The hashtags #Rule40 and #WeDemandChange emerged on Twitter, with athletes like Lolo Jones, Dawn Harper, and Doc Patton voicing objections to Rule 40. I heard one writer refer to the use of these hashtags as “drama,” but apparently Lolo Jones cannot live on hurdle jumping and a ripped lower body alone—she needs those sponsorships! #LoloDemandsChange #WhatLoloSaysGoes
Twitter Puts BBC in a Jam
Athletes aren’t the only ones sending out tweets. According to the International Olympic Committee (IOC), Twitter users disrupted BBC coverage of Olympic cycling. The Guardian states that fans who were watching the cycling event and simultaneously sending updates to Twitter “jammed” transmissions of race information. Commentator Chris Boardman had to use his own watch to estimate cyclists’ timing.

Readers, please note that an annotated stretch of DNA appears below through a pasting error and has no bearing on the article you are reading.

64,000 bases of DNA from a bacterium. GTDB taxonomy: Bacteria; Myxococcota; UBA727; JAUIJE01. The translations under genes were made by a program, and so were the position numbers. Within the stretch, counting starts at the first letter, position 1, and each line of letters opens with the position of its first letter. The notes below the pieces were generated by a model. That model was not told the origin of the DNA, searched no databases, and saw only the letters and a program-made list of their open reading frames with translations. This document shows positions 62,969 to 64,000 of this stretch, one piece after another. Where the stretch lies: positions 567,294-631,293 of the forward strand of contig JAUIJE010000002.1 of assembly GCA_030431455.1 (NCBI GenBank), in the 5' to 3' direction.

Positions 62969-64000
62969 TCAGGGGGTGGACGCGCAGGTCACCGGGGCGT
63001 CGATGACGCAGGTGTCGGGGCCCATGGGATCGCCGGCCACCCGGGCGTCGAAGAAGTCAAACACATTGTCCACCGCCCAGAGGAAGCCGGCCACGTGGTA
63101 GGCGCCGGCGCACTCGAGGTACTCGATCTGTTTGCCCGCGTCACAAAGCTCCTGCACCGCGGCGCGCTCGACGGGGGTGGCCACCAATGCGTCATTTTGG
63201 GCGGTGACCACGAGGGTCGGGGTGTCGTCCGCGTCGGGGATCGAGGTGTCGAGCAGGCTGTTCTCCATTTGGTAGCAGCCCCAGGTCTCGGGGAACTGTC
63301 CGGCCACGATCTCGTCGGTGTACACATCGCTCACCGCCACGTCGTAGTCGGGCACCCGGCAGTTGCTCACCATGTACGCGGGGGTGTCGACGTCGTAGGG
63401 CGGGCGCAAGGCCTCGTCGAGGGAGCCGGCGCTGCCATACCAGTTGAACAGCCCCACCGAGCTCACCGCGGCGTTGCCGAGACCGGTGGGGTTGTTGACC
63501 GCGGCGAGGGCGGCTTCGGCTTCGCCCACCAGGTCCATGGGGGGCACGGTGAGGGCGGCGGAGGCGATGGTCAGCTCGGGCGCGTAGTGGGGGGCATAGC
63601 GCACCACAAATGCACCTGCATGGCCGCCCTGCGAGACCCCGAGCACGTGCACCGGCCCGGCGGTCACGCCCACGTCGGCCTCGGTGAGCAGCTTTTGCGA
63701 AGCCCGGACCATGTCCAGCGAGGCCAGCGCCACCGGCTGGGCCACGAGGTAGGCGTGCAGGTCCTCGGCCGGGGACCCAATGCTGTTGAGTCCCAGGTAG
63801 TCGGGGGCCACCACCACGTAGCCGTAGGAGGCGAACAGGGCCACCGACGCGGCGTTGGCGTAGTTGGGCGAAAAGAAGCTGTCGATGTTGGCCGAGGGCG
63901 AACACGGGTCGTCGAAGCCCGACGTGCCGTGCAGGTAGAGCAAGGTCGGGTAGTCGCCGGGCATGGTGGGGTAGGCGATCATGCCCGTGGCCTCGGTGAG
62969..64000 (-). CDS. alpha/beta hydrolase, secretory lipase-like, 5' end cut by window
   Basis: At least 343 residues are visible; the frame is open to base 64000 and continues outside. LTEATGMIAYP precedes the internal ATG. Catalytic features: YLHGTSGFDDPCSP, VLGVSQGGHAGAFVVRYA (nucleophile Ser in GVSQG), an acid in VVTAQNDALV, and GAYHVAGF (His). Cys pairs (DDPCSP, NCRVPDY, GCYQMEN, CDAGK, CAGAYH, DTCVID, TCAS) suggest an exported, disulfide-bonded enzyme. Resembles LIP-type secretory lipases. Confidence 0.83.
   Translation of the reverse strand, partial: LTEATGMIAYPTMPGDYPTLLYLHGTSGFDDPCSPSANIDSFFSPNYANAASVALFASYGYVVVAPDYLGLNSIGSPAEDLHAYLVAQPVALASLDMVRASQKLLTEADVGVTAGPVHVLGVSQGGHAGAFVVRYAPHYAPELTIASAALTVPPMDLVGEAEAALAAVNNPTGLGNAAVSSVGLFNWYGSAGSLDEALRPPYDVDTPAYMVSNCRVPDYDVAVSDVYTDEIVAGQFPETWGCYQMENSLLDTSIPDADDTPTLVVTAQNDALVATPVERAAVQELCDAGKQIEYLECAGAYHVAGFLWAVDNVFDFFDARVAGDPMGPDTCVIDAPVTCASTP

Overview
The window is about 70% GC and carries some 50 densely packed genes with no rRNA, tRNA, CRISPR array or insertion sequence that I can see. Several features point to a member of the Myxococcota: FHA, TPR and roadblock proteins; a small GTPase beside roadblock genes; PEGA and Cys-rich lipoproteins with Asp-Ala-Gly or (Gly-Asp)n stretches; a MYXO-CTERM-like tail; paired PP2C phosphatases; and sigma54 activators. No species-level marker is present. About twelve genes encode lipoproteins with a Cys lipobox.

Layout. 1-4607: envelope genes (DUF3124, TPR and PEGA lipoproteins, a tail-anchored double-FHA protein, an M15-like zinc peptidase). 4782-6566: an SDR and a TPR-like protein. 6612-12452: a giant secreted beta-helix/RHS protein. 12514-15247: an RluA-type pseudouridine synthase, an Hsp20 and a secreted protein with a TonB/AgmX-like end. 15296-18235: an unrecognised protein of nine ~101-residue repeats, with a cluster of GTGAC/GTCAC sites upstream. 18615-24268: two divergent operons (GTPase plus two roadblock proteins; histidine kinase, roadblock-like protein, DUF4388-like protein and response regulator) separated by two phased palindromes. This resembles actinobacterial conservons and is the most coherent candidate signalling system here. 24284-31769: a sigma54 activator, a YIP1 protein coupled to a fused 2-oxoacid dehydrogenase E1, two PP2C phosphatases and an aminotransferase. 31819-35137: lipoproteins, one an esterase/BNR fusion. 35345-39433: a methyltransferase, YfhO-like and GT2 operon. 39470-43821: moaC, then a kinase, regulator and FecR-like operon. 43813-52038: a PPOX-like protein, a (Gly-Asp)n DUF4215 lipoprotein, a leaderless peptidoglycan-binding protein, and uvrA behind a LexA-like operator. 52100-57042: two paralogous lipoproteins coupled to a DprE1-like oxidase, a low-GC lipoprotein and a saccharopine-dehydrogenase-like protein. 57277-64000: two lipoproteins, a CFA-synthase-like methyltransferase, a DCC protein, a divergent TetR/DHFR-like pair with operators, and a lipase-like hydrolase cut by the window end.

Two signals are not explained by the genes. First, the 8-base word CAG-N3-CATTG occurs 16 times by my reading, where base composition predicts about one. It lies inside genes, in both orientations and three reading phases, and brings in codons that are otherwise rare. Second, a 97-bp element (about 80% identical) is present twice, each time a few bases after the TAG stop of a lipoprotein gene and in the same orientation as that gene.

After fans criticized BBC coverage of the event, IOC communications director Mark Adams told people to “take it easy” on the social media sharing, but when Twitter timelines are flooded with everything and anything Olympics-related (the Opening ceremony alone received 9.66 million mentions on Twitter), the chance of a social media cool-down seems extremely unlikely. Social media congestion is the new normal.
An NBC Parody Twitter Account
One topic that has generated significant Twitter buzz in addition to expelled athletes, Hope Solo, and BBC coverage is NBC’s decision to tape-delay certain Olympic events. Disappointment in NBC’s delayed footage prompted the creation of a parody Twitter account, @NBCDelayed, which expertly satirizes NBC’s belated, untimely coverage of not-so-breaking breaking news. Some choice tweets include: